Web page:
Tuesday, October 20, 2015

Interview about a Mother

This week, families around the country are sharing their inspiring, funny, honest, and heartbreaking stories with Yahoo! Parenting in an effort to spark conversations, a little compassion, and change in the way we think about parenting forever. I loved the interview that Raven Snook did with her daughter about Raven's occupation as a burlesque hostess, her Goth dress, and many tattoos, so I did my own here. If you have a story to share, use the hashtag #NoShameParenting or email YParenting at yahoo dot com.

As a kid, I dreamed about being someone's mom. I had baby dolls that I would diaper and pour asthma-triggering Johnson's powder over their plastic dimpled bottoms like they were biscuits about to go into the oven. I had plastic baby bottles and would coo and feed and coddle and coo and feed and coddle my imaginary children, then go to sleep for the night, and wake up fresh the next day for another day of pretend mothering. Feed Coddle Coo, I loved the rhythm of it. I wanted to take care of little ones in my life, no matter if they were real or not. When I finally did become pregnant, at an age old enough for my OB-GYN to stamp my medical chart with the red letters AMA, and not because they were part of the American Medical Association, I walked on air and patted the kidney bean in my womb for nine months straight. 
I had big dreams about motherhood. At the head of it all, even more than wanting to nurture and feedcoocoddle, was how I knew I would be a cool mom. Without a doubt, I would listen to my children, I would possess a bottomless well of patience and wisdom, and they would never be embarrassed about who their mother was.
Now that I am a mother, it's time to check the status of that dream of mine. So I did an interview with my youngest, based on the awesome piece by Raven Snook I mentioned above. My life pales compared to hers--that of a one woman burlesque show, but still, I thought my children would answer my interview questions with shouts resounding enough to knock the cedar shingles off the roof . YOU ROCK, MOM! they would yell. Not quite so, as evidenced below: 

1.) When I was a kid, my mom embarrassed me. She was so different from the other moms. I just wanted to blend in and she was having nothing doing with the Sally Homemaker in the Midwest. She was Colombian and loved it. She wore red lipstick when other moms wore pink. She wore gold hoops when other moms had gold studs. She had curls of Ava Gardner hair--don't ask, she's an actress from the stone age you don't know her. What about you? Do you feel embarrassed when I'm around? 

No. You dress like you should for your age. You don't try to be hip and hot like you're not. But you don't dress like a really old lady, either. And you look pretty good for your age. And you don't wear embroidered cat clothes.
2.) Do you think I wear the clothes I do like my heels and stuff because I like them?
Well, you wear like 43 year olds stuff because you look pretty good for your age. You don't dress like the other moms--they dress younger like Old Navy. Because they are younger.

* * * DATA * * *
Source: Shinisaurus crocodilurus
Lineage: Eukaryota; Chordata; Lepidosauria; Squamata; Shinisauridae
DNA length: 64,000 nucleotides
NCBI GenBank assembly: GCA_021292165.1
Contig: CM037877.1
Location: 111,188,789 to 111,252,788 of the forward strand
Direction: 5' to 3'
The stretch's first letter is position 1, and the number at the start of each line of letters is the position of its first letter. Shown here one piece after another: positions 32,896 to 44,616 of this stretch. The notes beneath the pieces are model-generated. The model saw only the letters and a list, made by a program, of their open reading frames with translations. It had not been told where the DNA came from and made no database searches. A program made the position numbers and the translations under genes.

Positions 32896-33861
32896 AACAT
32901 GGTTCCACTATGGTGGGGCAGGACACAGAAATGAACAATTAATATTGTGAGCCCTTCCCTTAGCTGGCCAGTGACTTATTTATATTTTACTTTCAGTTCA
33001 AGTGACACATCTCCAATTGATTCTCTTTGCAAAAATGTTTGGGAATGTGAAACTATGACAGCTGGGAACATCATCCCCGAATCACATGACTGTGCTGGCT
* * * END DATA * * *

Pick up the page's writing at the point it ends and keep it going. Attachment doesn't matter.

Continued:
3.) I used to worry about my mom. She did things that didn't make sense, and she would sometimes get frustrated over things I didn't understand. Is there anything I do that confuses you?

No. I kind of never wondered about that because you act like you don't care. So anything that happened was just funny, like we would both be surprised. But the stuff that makes me angry... [topic shelved for later at mother's request]

4.) If I were to dress and act like other moms, would this make you feel like you fit in more? Like, do you ever wish I looked and acted like the moms of your friends?

Hmmm. No. How you act created an essential part of who I am.

5.) Is there anything you want to ask me for this interview? I'm good at interviews.
Yes. Why do I have to do this interview.

6.) Do your friends ever say anything about how I am as your mother? 
Well, when you taught Sunday School they would say they thought you would be a neat parent. And I would tell them that yeah you give us a lot of freedom with how we think and what we think BUT that we need to obey you or you really lose your mind.
7.) Nice. Thank you.


8.) Do you wish you had a different mom?

No. Because then I wouldn't be the kid I am.

9.) You got me! A surprise 30 minutes of PS4 for you!

Nailed it. High five!

10.) What bugs you about me? Anything?

No. Wait... yeah. No. Wait. Yeah. With the rights you give me. I have no rights. I wish you gave me technology rights and let me hang out with people without having to know who they are.

11.) If someone asked you what I did all day, what would you say?

Write. Sike! No, I'd say , [lowers voice] "She is productive and makes sure her family is cared for. She probably cleans too. And goes to Starbucks."

12.) Ok, last one and then you can go. If there was one thing you could change about me, what would it be?

 P-H-O-N-E. Get me one. And let me hang out with girls without asking questions about who they are and where they go to school.
13.) [me dying laughing] Like that's going to happen.
"Mom, I opened all the Christmas presents and not a single dang box has a PHONE in it!"
Be sure to click over and check out Raven Snook's interview with her daughter as part of Yahoo! Parenting's #NoShameParenting campaign. 
P.S. It's fun to talk to your kids.
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  1. This is so great. I don't have kids but must share for all my mom friends.

  2. Wait. I've been assured that *my* son is the only one left in the world without a phone. Something fishy is going on.

  3. You Son sounds pretty rad. And now I want to go home and interview my dog to find out how I'm doing as his human.

    1. Please do it. You probably could understand by watching his face.



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